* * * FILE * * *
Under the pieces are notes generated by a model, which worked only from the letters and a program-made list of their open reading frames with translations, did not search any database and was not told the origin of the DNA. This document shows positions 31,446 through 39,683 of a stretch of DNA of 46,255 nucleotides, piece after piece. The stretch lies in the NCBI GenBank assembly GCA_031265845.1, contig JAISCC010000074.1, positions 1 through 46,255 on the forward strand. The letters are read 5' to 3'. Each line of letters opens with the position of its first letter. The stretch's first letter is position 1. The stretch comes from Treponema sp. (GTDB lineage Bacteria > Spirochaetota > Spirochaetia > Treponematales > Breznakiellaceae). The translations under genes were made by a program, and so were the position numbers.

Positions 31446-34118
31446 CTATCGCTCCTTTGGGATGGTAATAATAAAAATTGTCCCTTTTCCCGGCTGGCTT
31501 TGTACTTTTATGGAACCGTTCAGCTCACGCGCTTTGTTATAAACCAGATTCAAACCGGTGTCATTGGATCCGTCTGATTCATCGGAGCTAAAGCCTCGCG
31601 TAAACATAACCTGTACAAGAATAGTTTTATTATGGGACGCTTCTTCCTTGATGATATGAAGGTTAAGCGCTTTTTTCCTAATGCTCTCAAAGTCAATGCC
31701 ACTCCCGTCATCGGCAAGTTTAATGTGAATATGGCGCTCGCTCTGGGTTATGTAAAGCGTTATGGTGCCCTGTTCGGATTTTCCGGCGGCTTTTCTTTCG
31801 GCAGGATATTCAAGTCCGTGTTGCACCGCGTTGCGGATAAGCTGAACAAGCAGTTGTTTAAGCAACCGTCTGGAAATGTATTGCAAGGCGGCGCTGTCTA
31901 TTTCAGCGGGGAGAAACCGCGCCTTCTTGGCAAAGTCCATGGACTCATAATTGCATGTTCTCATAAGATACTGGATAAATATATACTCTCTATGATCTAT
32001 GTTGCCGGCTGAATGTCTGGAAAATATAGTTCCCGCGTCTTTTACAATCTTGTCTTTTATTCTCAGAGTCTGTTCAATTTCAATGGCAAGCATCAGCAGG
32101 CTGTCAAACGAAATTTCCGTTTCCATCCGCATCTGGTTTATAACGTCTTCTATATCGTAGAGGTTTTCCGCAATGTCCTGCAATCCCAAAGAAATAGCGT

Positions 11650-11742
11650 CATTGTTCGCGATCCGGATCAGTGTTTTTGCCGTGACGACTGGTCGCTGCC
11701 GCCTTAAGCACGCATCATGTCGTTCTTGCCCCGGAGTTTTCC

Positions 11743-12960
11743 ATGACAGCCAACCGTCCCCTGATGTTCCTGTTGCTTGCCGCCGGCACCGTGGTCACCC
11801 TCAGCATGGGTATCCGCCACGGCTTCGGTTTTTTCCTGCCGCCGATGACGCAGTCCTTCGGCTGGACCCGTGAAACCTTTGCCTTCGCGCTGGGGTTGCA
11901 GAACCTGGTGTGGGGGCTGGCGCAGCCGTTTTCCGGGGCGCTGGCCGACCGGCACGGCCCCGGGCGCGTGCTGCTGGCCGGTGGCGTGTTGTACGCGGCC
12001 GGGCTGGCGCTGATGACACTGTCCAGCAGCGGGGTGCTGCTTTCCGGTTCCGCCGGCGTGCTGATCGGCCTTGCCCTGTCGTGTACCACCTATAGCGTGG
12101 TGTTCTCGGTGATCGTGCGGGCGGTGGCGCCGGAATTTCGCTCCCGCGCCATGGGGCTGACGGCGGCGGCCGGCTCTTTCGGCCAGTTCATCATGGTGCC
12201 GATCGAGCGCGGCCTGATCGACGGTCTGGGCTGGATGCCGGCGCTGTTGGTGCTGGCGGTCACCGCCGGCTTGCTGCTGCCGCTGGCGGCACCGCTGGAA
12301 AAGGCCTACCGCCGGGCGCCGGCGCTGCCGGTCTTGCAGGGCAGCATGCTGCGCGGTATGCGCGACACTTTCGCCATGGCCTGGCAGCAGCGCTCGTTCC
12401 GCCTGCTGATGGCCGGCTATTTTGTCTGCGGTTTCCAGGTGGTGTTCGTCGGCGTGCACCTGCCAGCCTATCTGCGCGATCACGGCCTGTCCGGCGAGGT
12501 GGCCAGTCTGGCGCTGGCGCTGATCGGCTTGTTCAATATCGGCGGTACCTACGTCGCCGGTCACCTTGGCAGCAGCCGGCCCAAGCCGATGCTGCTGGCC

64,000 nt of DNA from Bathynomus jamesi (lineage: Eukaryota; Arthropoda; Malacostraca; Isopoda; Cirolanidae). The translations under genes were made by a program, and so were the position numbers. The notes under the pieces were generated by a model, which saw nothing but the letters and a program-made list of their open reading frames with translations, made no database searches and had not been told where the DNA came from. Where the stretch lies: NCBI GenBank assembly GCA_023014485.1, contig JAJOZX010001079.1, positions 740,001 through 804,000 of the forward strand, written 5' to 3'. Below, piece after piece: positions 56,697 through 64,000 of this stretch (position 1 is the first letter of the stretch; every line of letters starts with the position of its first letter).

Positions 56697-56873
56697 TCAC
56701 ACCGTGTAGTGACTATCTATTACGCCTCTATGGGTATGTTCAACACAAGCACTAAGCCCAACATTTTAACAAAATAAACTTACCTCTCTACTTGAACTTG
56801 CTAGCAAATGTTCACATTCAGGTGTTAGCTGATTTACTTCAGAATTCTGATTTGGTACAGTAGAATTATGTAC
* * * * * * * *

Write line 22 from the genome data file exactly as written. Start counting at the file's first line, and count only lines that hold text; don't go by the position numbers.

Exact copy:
12401 GCCTGCTGATGGCCGGCTATTTTGTCTGCGGTTTCCAGGTGGTGTTCGTCGGCGTGCACCTGCCAGCCTATCTGCGCGATCACGGCCTGTCCGGCGAGGT